Dishes that will make the holiday season memorable for everyone in the office whose first name you remembered.

Corn Swamp,
The Martha Stewart approved recipe for abiogenesis.


Mega Crispy Turkey Leg, 
Mega crispy, yet somehow still not cooked all the way through.


Butternut Squash Puddle,
Perfect pie surface, hiding the sloppy-slop lagoon below. 


Well, that about does it for today’s review. I don’t want to come off as a sellout, but I should be upfront and disclose that this review was, in part, paid for by Schadenfreude— Schadenfreude, the disconcerting feeling of joy you get when get when you watch someone else fall down stairs or see Sarah Huckabee Sanders take the podium.

In total, I give Francegiving my first score of 0. Zilch. Aucun flocon de neige. What I’m saying is: don’t celebrate this holiday. Just don’t. Thanksgiving is about being thankful for good fortune and family; Friendsgiving is about being thankful for friends (and white affluence, I’d imagine). Francegiving? Francegiving is about an Instagram post.

Look, if you have friends in France, have yourself a Friendsgiving, tag it #Francegiving, and be done with it. But whatever you do, don’t try and build this baby from the ground up. Instead, just buy yourself un demi, or maybe even a pint, and call your mom. Have her put you on speakerphone, say hi to the fam, and tell them all what a wonderful time you’re having across the pond and how much you miss them this Thanksgiving.



And that’s it. We’ve reached the end of Season One of Today in Review. Yep, that’s what we’re going with, we’re calling the thing Today in Review and sticking with it.

I really do hope you’ve enjoyed this project so far. I know I have.

We’re back in a couple months with another season, but in the meantime, we’ll be focusing our energies on developing our fiction catalogue. If you haven’t read our first two complete short, Sun Shines Bright and A Trip Down Memory Lane, please do. We’ll be publishing new chapters of Lost in the Woods soon, and hopefully releasing all new stories, unrelated to The Escapists.

One final note: we’re always looking to work with new artists, so if you’re interested, feel free to contact us here, at:

Send illustrations, animations, stories—you name it, we’ll be happy to look over it.

Until next time,

À toute, y’all.



Purée de Sésame

Sésame Butter, Demi-Complète, puréed by La Vie Claire; reviewed by me.

Photograph of the sesame butter manufacturing process, taken by the AF Media Division.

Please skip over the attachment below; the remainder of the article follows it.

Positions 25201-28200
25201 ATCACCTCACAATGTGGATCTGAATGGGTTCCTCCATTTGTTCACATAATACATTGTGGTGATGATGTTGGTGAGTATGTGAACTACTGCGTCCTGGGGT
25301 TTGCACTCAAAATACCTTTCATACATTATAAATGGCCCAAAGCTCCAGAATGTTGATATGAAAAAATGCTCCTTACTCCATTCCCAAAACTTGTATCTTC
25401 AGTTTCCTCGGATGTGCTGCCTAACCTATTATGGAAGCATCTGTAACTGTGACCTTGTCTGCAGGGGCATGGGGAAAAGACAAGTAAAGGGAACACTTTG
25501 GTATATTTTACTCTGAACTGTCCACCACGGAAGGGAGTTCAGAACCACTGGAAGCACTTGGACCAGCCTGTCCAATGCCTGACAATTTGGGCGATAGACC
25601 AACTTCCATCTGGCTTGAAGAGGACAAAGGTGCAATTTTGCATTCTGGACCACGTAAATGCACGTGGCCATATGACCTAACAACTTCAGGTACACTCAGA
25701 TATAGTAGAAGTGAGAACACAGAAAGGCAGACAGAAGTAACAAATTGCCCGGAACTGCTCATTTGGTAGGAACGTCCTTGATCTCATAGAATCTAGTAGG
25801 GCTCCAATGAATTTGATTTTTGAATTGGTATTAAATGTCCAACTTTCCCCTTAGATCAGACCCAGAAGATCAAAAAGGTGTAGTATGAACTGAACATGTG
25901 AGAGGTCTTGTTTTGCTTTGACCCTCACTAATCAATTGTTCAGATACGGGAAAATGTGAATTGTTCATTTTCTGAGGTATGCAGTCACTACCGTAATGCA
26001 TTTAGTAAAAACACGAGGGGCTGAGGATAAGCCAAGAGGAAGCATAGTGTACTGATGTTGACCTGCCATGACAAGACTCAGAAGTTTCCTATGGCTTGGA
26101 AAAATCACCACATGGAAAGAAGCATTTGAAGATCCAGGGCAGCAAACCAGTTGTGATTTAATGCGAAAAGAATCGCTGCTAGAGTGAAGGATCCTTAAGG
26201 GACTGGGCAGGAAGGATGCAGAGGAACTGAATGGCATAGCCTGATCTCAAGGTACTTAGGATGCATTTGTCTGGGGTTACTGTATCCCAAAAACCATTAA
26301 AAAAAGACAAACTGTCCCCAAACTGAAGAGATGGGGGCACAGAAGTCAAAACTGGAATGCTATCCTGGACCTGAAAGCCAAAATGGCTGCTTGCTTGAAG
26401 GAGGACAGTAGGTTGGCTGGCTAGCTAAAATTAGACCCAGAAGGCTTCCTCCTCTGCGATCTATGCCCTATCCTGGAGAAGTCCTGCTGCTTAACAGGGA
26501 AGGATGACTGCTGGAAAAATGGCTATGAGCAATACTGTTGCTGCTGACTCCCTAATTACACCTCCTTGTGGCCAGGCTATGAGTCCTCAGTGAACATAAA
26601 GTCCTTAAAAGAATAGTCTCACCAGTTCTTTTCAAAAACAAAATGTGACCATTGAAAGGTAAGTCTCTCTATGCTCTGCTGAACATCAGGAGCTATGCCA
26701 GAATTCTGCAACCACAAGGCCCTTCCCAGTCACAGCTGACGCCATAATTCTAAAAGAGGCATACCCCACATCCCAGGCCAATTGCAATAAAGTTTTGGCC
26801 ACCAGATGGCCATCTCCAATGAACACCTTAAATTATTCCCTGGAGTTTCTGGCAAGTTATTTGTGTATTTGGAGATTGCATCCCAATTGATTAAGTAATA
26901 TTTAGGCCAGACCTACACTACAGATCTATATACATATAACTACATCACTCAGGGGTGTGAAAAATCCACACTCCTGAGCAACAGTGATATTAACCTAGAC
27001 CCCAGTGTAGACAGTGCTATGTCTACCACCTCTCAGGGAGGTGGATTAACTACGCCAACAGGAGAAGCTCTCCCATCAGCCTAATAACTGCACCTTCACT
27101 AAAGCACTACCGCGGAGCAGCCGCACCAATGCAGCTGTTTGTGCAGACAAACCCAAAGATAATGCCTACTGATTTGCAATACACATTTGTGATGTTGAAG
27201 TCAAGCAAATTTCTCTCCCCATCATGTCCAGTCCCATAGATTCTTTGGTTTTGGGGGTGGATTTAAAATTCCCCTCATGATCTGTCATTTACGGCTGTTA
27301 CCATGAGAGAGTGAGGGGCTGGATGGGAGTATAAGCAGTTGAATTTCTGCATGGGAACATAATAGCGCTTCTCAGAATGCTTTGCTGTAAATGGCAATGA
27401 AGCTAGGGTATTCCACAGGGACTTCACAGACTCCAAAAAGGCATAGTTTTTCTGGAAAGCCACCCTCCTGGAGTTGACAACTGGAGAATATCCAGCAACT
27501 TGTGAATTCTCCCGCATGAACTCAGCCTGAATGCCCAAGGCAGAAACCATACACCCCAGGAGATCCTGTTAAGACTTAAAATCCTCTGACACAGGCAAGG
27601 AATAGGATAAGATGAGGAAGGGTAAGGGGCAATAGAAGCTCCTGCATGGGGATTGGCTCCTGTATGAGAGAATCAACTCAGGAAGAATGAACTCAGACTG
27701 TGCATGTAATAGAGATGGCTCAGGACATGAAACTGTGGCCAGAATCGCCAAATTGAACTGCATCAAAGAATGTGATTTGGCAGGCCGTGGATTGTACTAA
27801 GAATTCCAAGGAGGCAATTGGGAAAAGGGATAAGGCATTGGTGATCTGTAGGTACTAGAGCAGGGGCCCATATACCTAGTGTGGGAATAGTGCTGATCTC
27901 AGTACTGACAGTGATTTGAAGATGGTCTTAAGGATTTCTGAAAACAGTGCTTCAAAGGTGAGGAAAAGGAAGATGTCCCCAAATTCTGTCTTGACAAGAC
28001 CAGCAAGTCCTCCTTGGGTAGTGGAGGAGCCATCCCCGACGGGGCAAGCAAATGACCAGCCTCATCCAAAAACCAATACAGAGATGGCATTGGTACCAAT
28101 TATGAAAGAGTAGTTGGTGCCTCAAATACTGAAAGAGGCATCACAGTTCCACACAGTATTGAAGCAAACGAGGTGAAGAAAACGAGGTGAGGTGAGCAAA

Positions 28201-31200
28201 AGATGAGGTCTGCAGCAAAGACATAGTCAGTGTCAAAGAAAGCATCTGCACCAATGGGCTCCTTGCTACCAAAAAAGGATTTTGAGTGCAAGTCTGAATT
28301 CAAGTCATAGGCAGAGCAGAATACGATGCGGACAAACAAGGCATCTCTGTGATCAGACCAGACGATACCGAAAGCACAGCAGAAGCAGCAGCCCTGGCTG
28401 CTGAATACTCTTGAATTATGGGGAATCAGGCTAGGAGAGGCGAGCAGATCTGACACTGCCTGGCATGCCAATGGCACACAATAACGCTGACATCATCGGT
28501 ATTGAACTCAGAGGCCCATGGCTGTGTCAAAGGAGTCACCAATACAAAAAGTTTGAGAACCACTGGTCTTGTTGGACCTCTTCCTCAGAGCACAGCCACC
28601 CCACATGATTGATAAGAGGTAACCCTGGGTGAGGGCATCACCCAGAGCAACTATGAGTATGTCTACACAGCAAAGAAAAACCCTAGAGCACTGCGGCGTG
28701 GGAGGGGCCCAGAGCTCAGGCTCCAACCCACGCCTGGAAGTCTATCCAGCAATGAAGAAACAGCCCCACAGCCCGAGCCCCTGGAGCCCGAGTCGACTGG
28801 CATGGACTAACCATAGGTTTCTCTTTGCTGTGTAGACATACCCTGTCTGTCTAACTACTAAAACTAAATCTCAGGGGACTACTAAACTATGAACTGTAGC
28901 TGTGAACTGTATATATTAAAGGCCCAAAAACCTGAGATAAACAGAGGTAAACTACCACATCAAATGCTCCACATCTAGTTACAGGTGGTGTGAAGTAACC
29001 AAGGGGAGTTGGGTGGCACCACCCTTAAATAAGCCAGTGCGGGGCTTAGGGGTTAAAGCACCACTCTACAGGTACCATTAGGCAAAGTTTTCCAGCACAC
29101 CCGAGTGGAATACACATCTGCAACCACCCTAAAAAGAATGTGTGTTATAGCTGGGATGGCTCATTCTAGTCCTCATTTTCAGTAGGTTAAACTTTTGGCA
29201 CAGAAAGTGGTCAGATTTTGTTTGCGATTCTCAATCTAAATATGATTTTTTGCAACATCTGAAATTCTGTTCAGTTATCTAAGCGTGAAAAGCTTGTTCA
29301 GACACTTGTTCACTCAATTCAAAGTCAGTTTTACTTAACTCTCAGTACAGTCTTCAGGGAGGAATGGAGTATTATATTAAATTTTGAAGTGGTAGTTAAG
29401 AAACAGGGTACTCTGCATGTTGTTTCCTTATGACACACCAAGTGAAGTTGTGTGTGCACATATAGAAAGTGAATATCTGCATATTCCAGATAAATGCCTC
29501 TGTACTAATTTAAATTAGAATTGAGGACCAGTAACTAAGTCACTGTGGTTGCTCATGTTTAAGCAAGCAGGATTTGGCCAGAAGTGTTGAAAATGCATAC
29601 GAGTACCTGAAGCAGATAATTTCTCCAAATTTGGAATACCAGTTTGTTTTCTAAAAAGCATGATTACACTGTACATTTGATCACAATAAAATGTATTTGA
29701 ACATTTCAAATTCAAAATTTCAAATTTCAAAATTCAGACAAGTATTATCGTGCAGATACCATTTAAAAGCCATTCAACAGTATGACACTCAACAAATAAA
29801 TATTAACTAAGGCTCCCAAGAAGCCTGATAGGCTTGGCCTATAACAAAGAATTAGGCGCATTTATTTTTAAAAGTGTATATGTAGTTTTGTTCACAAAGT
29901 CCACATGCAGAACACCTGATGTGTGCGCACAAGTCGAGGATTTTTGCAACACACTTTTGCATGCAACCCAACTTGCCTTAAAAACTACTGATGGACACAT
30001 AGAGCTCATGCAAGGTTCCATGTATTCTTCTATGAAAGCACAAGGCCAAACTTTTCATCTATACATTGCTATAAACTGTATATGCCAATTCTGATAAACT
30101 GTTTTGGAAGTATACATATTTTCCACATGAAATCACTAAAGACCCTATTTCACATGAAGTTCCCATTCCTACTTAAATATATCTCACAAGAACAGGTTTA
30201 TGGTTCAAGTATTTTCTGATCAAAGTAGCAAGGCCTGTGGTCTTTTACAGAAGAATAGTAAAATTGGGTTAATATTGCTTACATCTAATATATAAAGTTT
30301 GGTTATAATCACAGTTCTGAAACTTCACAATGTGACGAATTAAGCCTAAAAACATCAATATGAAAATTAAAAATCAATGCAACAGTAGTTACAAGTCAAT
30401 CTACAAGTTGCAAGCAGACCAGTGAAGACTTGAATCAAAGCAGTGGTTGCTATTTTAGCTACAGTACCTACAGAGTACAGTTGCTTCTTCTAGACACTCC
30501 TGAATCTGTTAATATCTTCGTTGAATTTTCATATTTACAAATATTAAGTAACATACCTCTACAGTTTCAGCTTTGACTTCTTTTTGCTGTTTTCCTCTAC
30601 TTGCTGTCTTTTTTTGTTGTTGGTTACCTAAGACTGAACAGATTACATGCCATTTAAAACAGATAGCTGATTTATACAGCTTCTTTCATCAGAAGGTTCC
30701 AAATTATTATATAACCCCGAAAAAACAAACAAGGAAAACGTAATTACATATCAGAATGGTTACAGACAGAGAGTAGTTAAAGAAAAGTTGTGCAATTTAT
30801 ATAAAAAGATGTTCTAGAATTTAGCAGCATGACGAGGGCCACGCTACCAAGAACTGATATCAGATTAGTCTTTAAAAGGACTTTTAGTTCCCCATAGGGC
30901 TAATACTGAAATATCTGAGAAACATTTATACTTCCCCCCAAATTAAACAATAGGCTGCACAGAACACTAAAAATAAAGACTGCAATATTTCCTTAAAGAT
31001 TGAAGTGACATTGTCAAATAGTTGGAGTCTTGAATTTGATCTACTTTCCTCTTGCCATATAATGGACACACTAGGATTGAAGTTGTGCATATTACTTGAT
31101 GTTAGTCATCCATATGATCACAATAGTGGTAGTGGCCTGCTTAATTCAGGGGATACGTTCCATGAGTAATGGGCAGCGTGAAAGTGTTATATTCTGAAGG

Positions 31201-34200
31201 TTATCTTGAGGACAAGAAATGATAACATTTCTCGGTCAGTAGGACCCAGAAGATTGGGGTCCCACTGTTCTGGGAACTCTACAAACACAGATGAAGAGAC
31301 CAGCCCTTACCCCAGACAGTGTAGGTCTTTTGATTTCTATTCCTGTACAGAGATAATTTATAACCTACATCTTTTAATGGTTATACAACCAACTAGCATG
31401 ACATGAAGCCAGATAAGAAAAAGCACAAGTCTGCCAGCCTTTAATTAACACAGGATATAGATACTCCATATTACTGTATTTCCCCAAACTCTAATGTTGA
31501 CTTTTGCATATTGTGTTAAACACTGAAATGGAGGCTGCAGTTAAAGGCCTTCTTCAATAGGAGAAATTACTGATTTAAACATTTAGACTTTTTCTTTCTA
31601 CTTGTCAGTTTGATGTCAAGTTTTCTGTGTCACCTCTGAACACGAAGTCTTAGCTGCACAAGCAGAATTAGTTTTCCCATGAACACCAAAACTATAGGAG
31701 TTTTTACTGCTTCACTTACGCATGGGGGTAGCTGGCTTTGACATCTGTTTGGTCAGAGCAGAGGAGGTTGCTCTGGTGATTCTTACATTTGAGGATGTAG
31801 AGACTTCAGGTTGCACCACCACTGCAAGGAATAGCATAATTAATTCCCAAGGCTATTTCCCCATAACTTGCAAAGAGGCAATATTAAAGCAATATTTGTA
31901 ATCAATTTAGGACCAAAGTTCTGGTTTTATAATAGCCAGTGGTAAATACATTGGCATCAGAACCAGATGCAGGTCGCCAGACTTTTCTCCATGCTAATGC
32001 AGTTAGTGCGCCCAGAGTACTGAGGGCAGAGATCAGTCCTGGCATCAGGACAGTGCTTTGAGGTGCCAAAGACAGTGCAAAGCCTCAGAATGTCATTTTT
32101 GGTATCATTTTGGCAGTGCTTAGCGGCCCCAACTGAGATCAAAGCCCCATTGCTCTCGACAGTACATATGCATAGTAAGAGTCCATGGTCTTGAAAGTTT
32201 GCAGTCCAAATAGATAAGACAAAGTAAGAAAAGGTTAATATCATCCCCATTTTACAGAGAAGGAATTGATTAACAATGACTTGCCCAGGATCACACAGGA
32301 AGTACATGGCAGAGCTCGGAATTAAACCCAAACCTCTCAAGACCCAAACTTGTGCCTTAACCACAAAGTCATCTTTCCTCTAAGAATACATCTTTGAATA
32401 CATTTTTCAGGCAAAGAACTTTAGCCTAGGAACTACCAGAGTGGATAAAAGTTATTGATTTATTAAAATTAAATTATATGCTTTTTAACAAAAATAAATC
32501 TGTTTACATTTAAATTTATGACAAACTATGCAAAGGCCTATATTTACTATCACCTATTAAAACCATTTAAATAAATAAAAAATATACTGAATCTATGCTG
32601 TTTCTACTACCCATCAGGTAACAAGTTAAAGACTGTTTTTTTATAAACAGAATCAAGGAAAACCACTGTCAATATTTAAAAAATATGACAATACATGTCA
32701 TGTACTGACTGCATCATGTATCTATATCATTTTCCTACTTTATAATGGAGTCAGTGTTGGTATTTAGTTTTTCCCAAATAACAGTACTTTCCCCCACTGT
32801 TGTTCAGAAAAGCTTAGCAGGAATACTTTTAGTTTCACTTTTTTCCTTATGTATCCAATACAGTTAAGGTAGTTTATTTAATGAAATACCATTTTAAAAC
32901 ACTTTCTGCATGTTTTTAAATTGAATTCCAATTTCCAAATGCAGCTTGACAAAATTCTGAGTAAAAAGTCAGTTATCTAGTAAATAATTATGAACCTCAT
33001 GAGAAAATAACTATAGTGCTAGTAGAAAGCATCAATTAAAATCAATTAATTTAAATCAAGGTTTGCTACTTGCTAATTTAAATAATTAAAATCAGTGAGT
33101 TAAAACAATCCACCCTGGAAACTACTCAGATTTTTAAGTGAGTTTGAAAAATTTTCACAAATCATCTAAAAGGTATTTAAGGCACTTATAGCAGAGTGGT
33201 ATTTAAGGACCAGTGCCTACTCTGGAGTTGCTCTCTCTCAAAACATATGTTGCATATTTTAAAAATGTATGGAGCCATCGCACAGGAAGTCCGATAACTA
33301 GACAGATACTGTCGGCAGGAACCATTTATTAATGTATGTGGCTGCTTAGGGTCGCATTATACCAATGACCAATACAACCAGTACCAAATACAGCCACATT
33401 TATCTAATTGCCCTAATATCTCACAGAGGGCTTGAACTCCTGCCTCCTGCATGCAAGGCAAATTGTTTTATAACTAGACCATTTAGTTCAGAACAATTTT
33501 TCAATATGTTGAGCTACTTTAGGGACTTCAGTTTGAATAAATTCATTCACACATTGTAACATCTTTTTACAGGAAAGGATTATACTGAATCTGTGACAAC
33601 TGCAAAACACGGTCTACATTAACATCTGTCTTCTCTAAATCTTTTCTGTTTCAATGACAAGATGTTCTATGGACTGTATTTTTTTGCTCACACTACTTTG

Bonjour y’all, and welcome to another riveting review brought to you from Saintes, France. Today we’ll be tucking in to the world of gastronomy and French cuisine with a sinfully unsweet jar of La Vie Claire’s Purée de sésame demi-complète.

In a world where the white, middle-class man can live at large without fear of major, non-fiscal consequences for his actions, comes one big jar of repercussion.
It’s the original  “slap-on-the-wrist” for your tongue;
it’s a Trojan horse filled with awful;
it’s La Vie Claire’s sesame butter, and it’s come to sucker punch you in your mouth.

Let’s really get into it, though. First off, I gotta say, it’s pretty bad. Eating this is definitely better than eating bark, but only because you don’t have to chew it first. That said, eating this butter is probably worse than taking a bath in it: it tastes like something that would be way better to rub on your skin, like soap or a good aftershave.

I originally bought this after deciding to go vegan and having no idea what to eat. I was lost, confused, and I didn’t know where to go or what to do… I’d traveled too far down the millennial rabbit hole without a lantern. I needed a light, a guide, and then there it was, in the back of the organic food co-op–my Virgil. Little did I know, Dante’s three part voyage to a more eco-friendly Paradise wasn’t all Musky space cars and community gardens, but it also involved the occasional unsuspecting bite of liquid mediocrity.

I do wonder, though, what did they actually have in mind for this product when they made it? Maybe it wasn’t made to be eaten, and this has all been one big misunderstanding. It’s all too possible that somebody simply moved this purée from the Health & Beauty section and misplaced it in the comestible section. Hmm, if we just have ourselves a look on the back of the jar… “Cette purée est préparée à partir de graines de sésame complet…” blah, blah, blah here’s a summary:

This is a purée composed of shelled and… well, I’d say de-shelled, but that’s not a word. The thing is, there’s already a word for de-shelled: it’s shelled. If you shell something, it no longer has a shell. Which means it’s shelled. But if something has a shell on it, then you can also call it shelled. I… I don’t know what to say anymore. The only word I want to use is shelled, a word now devoid of meaning, torn apart by the duality of its definition.

Anyway, it’s a purée made of half no shells and half shelly sesame seeds, mashed to bits, and thrown in a jar. Apparently, it’s the shelly seeds that give it its ~ strong ~ flavor, and I guess that means they really did intend for us to smear this in our mouth holes. Huh.

It’s not all bad news, though! If you swallow, or just hold it in your mouth for a long time, you’ll absorb a wide range of nutrients such as fiber, magnesium, and phosphorus (which I didn’t know I needed, but if it lights a match, I want it in my body!). Speaking of fire, this mash has never even heard of it: the only thing this purée has been subjected to is ritualistic grinding on the ol’ millstone. No heat, no pasteurization, no preservatives, no sterilization… I presume none of these precautions were taken because even fungi were like, “Oh, better not. I’ll stick with your unsealed bread loaves and warm milk.”